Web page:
St. Louis Cardinals fans who watched first baseman and slugger Albert Pujols walk off the field in pain Sunday after a Kansas City Royals player collided into his left arm may be wondering what his injury — a non-displaced fracture of his left distal radius bone — may mean for No. 5 and his team.
Thankfully, if Pujols’ left wrist heals as it typically does in most other similar cases, he’ll indeed be back on the field within four to six weeks.
Brett Wolters, MD, an orthopedic surgeon with the Orthopedic Group at Springfield Clinic and Memorial SportsCare, said a distal radius fracture is one of the most common fractures he sees in young athletes and is typically caused by falling on an outstretched hand or a direct blow to the affected area.
“A non-displaced fracture is like a hairline fracture, which means the bones are aligned perfectly but there’s a small crack in the bone,” he said. “This is good, because it means the fracture should heal faster and not require surgery.”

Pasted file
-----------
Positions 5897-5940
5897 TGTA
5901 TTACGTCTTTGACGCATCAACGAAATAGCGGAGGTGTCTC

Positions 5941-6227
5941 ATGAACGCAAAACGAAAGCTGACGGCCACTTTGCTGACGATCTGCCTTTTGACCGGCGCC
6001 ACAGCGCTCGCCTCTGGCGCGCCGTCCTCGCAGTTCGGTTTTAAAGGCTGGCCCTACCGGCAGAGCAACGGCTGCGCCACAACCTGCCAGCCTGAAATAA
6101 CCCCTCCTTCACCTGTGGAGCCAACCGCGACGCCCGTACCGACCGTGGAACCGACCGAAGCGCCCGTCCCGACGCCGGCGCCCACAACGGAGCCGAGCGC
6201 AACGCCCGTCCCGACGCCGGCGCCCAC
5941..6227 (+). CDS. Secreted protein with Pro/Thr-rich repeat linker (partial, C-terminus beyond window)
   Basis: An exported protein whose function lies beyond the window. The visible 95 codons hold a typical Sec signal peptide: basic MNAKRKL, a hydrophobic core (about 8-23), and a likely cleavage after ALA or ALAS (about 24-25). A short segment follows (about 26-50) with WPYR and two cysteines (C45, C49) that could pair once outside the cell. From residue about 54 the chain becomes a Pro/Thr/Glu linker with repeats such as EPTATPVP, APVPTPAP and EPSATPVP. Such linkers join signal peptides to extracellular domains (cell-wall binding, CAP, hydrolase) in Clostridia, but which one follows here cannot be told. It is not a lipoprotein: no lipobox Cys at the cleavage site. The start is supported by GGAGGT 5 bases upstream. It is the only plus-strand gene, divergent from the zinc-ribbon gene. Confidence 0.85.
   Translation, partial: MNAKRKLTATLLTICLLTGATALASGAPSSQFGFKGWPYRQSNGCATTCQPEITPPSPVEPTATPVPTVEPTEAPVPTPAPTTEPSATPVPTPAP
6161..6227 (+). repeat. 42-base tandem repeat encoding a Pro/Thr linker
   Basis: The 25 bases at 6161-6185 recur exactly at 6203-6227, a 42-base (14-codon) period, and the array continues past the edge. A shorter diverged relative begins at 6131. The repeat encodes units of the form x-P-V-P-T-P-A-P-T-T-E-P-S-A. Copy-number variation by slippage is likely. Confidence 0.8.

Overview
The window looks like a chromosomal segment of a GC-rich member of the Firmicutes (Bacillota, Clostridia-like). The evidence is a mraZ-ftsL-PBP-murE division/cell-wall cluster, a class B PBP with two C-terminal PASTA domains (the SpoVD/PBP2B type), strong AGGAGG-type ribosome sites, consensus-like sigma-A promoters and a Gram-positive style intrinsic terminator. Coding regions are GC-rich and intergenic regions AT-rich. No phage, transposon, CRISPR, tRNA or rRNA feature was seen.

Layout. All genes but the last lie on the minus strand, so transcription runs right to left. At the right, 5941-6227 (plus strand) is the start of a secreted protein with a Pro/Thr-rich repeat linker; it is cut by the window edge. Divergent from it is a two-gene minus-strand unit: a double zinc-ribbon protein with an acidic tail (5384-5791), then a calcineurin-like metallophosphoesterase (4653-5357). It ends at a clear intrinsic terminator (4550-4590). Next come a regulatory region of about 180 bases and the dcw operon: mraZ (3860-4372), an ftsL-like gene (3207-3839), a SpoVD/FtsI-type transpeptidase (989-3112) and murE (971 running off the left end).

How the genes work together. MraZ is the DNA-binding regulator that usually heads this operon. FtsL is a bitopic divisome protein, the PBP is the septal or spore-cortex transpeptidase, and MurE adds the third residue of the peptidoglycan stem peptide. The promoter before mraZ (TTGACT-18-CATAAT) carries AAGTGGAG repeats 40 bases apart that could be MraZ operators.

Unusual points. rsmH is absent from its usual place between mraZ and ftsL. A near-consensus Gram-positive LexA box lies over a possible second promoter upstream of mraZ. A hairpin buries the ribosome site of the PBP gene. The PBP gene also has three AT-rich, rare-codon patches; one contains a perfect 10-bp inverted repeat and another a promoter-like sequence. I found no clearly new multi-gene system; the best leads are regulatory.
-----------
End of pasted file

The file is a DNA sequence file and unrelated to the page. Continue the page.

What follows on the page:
Typically, athletes wear a cast or movable splint for four to six weeks to allow the bone to heal before gradually returning to normal activities. The injury isn’t very painful, Wolters said, and depending on Pujols’ ability to tolerate pain and evidence of healing via X-ray imaging, he assumes Pujols should indeed be able to return to play within six weeks.
“Fortunately it’s his glove hand, so it shouldn’t affect him too badly for fielding,” Wolters said. “But for him to hit, it may take awhile to build strength back from his left arm being immobilized and to hit comfortably without pain.”
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